How the Gailed Jade does Wincel
We recollect, when a boy, to have heard the clown in a circus utter the following witticism: Clown.--Master, did you know I had been a soldier?
Master.--No. 1 Not It C. --But I was a soldier, though, and I fit at the battle of Water Gruel, (probably Waterloo
and what exploit did you perform?
C — I made three French soldiers run. M.--Ah!
how did you contrive to do that?
C — Why, I ran first, and every one of them took after me.
We were forcibly reminded of this witticism by the following commentary of the New York Tribune
upon the accounts of the operations in Spotsylvania
given by some of the Richmond
"We elsewhere, from Richmond papers of the 18th and 19th some interesting news which has not before reached us. We fear that cal readers may not put full faith in some of the statements but then the high-toned chivalry of the South
would not condescend to its, not even to keep up the spirit of their fighting white trash — of course not. According to these accounts the several con of Lee
, and Grant
have been a series of unbroken successes for the Confederate
arms; the Northern
troops have been several times successfully enacted, guns and prisoners taken, while their attacks have in every instance been "heavily repulsed with loss" The authors of this good news have singularly forgotten to state that Lee
has whipped Grant
all the way from the Rapidan
to the North
side; we in the North
cell such movements retreats, but then we are only ignorant mudeillis and one southerner is equal to five Yankees, (in lying, we admit) Bend Butler
has been driven to his den on the James
has beer "repulsed with heave loss" ever so many times, and hers is another emission — they do not say that Johnston
has whipped Sherman
forward from Chickamauga
Then they have glorious news from the West Gen. Banks
has been surrounded and his whole army has surrendered and the story about Steele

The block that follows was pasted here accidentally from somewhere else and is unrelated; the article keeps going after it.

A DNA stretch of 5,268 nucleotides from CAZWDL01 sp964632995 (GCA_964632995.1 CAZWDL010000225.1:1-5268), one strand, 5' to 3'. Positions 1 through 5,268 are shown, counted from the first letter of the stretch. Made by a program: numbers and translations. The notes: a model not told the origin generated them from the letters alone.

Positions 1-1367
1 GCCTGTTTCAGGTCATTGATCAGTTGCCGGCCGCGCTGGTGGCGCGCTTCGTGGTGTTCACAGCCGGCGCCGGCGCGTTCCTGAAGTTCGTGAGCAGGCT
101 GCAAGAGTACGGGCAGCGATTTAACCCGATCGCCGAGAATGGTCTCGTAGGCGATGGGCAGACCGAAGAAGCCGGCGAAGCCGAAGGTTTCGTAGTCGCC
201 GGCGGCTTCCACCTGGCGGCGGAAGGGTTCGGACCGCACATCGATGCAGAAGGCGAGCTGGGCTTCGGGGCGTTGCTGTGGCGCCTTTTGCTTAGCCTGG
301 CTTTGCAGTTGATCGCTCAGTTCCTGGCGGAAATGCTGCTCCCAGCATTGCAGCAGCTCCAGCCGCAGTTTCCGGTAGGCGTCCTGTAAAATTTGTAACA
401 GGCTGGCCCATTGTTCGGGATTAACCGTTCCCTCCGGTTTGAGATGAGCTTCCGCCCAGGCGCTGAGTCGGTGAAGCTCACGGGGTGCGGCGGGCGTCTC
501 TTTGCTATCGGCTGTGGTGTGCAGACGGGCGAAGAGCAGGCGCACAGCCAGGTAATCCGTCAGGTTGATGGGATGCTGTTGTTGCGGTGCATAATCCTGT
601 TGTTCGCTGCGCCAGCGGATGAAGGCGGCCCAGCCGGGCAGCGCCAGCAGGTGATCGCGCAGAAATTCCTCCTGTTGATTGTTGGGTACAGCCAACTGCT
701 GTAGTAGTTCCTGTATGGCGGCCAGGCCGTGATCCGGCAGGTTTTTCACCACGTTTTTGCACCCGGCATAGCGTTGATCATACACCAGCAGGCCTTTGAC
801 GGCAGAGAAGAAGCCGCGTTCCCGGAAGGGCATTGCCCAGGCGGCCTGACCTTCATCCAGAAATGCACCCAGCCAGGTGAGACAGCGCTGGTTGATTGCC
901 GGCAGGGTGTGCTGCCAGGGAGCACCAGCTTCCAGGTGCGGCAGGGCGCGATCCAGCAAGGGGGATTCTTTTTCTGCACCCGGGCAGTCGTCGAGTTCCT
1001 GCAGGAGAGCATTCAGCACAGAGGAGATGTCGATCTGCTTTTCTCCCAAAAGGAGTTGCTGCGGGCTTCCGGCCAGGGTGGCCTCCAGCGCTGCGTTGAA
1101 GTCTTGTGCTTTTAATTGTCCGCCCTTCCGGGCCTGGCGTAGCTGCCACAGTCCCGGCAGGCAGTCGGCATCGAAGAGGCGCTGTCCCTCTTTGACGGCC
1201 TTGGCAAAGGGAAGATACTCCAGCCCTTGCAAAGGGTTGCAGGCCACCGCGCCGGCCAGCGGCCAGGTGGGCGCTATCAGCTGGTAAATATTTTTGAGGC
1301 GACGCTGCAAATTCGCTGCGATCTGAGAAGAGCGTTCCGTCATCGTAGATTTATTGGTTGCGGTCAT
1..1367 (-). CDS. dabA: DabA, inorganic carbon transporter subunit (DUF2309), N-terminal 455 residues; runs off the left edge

's surrender is also true in the mains and rebel has been cantankerously showed up in West Virginia
, and would have been quite captured, but his cavalry absurdly interfered, and so the captured did not amount to much."
"We of the North
," it seems, "call such movements" as those of Gen. Lee
"retreats." Let us see what those movements were.--On the 5th, 6th, 7th, 8th, and 9th, Grant
tried to drive Lee
before him at the Wilderness
Having lost 35,000 men, according to Yankee statements, and utterly failed, he ran off
by his left towards Spotsylvania Court House, and Lee ran after him.
Taking a shorter cut, Lee
got to the Court-House
first, and Grant
found him there in position and ready to contest his advance.
On the 10th, 11th, and 12th he tried to break through Lee
's lines, and drive him off the field; but in this he failed egregiously, his troops having been slaughtered on the 12th in such a fashion that he has never since been able to bring them to the scratch.
On the 13th, being still in front of Lee
, he beat up for volunteers to assault his lines, and obtained about 6,000; but these heroes
having advanced within two hundred yards of the Confederate
lines, suddenly remembered the 13th, and fled ingloriously.
As long as Grant
remained in front of Lee
stood his ground, delaying him to come on, which he did not dare to do. At last Grant
, after trying for more than a week to bring his men up to the fighting point, a second time made Lee run
by repeating the experiment which had succeeded so well at the Wilderness
— that is, he ran off himself, and Lee
ran after him. Again Lee
took a short cut, and got to the Junction
before he did. There he stood for five days, waiting for Grant
"to fight it out on this line," and Grant
was willing to try the experiment; but his men again refused to come up to the scratch.
A third time Grant
made Lee run
by running first himself, and drawing Lee
"We of the North
," says the Tribune,
"call this a retreat." We of the South
, says the Dispatch,
call it no such thing.
We contend that that party which leaves the ground last, and in rear of the other party, does not retreat, and such were the facts in the case.
As for the reports about Banke's surrender, they came from the Yankees
, and were lies of course, and if Sigel
was not whipped it is difficult to say why he ran away and burned the bridge over the Shenandoah
behind him. Perhaps they do not call such moves retreats in the North
, because the retreating party was not behind the victorious party, as Lee
was behind Grant
But the Tribune
ought to have allowances made for its bad humor.
It has had much to try its temper since this campaign begun, and is in a fair way to have a great deal more.
We tremble for its equanimity, should Grant
file off to the White House
after all his lying and boasting, and assume the line of McClellan
, the man whom the Tribune
especially abhors after having lost half his army in the vain effort to take Richmond
by the Northern